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How Telecommuting Impacts Mental Health


In theory, the idea of working from home can sound like a dream come true. For one thing, it eliminates the hassle of commuting. It also can lead to increased productivity, as you may be more focused in your personal environment. But, as recent studies have shown, there could be some detriments as well; particularly when it comes to mental health.


According to a new article on the Forbes website, remote workers often struggle with anxiety, depression or even social phobias. Loneliness is also a big issue (as many as 19 percent of home workers claim to experience this), along with self-doubt (which covers 22 percent) since you may not receive regular gratification for your output.


Therapeutic consultant Dr. Amy Cirbus, PhD spoke to Forbes about this particular phenomenon, emphasizing a host of common mental health symptoms.


“Remote workers often experience symptoms of anxiety and depression at a higher rate than people commuting to traditional office spaces,” she explained. “Specifically, they report feelings of isolation and loneliness and high rates of worry about job performance and stability. Insomnia and sleep disturbance are common, along with increased fatigue, irritation, sadness and feelings of disconnection. Remote workers report a lack of concentration and focus that can compound and exacerbate these mental health challenges. It can lead to a loss of self-worth and a questioning of one’s abilities. Combined together, these symptoms can have a significant impact on job performance, job satisfaction and the efficiency of productive work.”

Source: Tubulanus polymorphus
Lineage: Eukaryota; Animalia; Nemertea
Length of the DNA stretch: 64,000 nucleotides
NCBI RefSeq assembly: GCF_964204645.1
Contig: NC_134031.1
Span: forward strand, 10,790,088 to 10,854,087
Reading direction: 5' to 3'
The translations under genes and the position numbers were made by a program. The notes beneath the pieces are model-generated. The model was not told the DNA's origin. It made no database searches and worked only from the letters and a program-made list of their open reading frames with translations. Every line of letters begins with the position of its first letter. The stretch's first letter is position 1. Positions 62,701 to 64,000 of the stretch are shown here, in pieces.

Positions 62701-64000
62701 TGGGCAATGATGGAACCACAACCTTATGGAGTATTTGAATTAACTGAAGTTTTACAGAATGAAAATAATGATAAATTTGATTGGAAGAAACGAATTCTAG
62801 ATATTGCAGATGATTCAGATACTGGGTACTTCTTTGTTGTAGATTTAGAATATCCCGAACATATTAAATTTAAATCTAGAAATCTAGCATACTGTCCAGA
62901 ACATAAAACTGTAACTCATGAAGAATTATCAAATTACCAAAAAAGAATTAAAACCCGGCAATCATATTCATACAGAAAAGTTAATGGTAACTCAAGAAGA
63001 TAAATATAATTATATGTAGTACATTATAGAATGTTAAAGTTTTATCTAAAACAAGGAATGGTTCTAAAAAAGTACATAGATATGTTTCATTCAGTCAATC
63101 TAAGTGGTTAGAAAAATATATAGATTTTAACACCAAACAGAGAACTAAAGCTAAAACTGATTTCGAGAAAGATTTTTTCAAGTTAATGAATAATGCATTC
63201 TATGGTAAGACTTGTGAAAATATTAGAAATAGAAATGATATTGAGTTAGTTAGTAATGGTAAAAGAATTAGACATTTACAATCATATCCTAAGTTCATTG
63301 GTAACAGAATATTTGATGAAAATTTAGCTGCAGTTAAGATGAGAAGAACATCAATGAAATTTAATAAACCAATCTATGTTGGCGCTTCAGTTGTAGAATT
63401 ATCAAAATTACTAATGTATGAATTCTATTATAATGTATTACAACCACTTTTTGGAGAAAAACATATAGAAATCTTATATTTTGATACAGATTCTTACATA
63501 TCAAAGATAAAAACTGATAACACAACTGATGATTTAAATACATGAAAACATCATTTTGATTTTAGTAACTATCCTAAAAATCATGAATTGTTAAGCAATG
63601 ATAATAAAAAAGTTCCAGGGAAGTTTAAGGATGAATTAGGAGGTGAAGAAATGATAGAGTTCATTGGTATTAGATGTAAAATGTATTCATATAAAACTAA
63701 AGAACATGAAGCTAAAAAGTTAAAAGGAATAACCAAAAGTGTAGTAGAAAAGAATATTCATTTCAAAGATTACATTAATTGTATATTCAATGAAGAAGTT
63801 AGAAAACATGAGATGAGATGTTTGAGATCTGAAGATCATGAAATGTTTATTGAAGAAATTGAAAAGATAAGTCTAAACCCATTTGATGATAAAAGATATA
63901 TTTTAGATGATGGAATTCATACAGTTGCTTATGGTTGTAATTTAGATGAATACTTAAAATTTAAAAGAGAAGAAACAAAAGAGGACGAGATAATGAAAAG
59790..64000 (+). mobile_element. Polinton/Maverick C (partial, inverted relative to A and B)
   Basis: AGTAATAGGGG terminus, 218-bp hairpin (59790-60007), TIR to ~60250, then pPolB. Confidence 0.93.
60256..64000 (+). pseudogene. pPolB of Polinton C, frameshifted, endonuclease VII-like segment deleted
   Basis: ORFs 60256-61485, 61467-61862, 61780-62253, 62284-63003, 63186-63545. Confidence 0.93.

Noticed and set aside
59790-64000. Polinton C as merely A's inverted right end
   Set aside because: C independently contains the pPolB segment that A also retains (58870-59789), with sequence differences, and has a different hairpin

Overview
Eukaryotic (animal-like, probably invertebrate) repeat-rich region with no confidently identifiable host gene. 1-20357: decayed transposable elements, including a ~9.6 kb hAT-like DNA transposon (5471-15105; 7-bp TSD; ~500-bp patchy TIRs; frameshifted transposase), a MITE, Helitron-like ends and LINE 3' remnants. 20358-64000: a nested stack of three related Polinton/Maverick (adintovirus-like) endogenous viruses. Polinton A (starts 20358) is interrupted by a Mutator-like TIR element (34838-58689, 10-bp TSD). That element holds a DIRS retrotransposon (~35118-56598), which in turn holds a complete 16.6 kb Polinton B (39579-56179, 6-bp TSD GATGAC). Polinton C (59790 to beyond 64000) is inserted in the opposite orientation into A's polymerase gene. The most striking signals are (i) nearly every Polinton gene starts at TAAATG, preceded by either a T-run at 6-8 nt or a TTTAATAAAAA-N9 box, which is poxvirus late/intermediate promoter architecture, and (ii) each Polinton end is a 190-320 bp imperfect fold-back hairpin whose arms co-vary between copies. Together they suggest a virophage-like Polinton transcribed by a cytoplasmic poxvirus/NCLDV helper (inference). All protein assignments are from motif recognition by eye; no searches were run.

Those who freelance often have the added stress of looking for new work to do from home. Job projects can come and go in an instant, so the fear of unemployment and not paying bills is constantly on their minds.


There are also physical issues to address. Being on call throughout the night (for many who telecommute for international companies) can interrupt much needed sleep. Sitting in uncomfortable chairs, as opposed to something ergonomic that you would find in an office, can easily create stressors for the body and mind. And let’s not forget the addiction component, as you have much more freedom to drink and use when not in a corporate setting. So, as uncomfortable as it may sound, sometimes cubicles do have their benefits.


The keys to successfully staying out of harm’s way (per Forbes) involve building a support network of people you can physically interact with, investing in a functional home office and seeking out therapeutic services if you’re experiencing emotional struggles.